and co author Saeed Tavazoie a professor at Columbia University to scan both the sequence and shape of RNA molecules in breast cancer cells Only recently have cancer researchers begun to systematically look at the shapes of messenger RNA molecules which encode instructions from DNA It turns out that RNA shape matters because certain shapes offer binding sites for proteins that once bound determine the fate of the RNA molecule These fates can include targeting the RNA molecules for destruction an act that reduces expression of a gene Based on patterns they found in breast cancer cells prone to metastasis including an unusual abundance of hairpin like loops within the RNAs targeted for destruction the researchers homed in on the hairpin loop binding protein TARBP2 In the cancer cells the researchers concluded TARBP2 appears to act as a sort of master regulator by binding to multiple sites on RNA molecules and causing a suite of changes that lead to metastasis including the destruction of RNAs By destroying these RNAs this protein can interfere with the expression of genes and that appears to be TARBP2 s effect on some metastasis suppressing genes Indeed they found TARBP2 is overexpressed in cells prone to metastasizing as well as in metastatic human breast tumors themselves When the researchers looked to see what genes might be turned down in these same cells they found two surprises APP responsible for a protein linked to Alzheimer s disease and ZNF395 which is associated with Huntington s disease In follow up experiments the researchers discovered ZNF395 appears to decrease the expression of genes linked to cancer while a protein segment of APP directly inhibits breast cancer s ability to metastasize It turns out TARBP2 tunes down the expression of both of these metastasis suppressor genes cells prone to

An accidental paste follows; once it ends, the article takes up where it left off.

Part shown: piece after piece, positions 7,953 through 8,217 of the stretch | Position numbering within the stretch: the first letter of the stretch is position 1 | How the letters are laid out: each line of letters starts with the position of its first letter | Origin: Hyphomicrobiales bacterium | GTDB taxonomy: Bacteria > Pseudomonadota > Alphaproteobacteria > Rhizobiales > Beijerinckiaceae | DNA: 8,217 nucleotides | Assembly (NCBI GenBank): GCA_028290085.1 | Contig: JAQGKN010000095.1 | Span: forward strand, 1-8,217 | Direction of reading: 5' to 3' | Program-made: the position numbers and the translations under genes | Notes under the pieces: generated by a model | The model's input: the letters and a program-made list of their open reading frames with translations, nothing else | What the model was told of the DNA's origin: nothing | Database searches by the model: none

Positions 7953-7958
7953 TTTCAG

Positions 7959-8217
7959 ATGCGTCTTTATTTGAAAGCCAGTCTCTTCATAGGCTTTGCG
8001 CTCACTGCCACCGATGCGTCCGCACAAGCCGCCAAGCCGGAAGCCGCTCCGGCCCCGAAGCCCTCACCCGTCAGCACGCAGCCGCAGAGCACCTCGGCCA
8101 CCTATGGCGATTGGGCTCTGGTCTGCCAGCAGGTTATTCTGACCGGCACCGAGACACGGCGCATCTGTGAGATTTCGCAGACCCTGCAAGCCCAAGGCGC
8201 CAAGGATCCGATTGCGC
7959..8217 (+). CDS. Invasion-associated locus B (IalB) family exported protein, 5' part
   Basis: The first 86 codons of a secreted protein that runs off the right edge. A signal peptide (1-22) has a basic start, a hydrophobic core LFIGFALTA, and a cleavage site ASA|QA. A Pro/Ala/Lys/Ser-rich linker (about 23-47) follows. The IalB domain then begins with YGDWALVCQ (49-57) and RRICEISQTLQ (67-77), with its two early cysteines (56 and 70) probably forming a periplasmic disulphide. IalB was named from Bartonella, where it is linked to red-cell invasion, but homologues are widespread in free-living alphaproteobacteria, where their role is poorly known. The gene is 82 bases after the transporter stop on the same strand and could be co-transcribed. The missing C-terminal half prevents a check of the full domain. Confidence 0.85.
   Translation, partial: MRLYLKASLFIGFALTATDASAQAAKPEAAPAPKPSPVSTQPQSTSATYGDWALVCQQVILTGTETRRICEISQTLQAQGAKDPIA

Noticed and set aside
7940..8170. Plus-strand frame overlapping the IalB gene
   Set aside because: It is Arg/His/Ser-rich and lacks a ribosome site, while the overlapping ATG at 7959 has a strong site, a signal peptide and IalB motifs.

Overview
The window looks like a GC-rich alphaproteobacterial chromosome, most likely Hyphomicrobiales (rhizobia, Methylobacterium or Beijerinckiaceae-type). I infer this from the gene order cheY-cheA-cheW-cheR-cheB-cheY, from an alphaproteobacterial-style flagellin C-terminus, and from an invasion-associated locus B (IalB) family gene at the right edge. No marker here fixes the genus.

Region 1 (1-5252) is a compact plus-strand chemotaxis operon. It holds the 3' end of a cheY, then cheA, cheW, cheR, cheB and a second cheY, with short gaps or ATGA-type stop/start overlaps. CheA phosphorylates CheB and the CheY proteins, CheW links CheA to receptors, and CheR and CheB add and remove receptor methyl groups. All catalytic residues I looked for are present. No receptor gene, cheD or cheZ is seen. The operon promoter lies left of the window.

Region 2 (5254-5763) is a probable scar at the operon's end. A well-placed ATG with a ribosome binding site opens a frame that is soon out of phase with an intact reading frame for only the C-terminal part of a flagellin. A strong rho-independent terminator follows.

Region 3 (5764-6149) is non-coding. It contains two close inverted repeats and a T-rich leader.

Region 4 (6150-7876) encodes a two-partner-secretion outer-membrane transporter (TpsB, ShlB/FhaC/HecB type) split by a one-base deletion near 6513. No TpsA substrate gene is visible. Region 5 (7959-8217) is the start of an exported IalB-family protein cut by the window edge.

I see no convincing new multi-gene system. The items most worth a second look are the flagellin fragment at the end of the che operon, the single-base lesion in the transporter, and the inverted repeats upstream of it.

Original URL path: http://newswire.rockefeller.edu/2014/07/28/discovery-of-pro-metastasis-protein-reveals-mysterious-link-to-neurodegeneration/ (2016-02-13)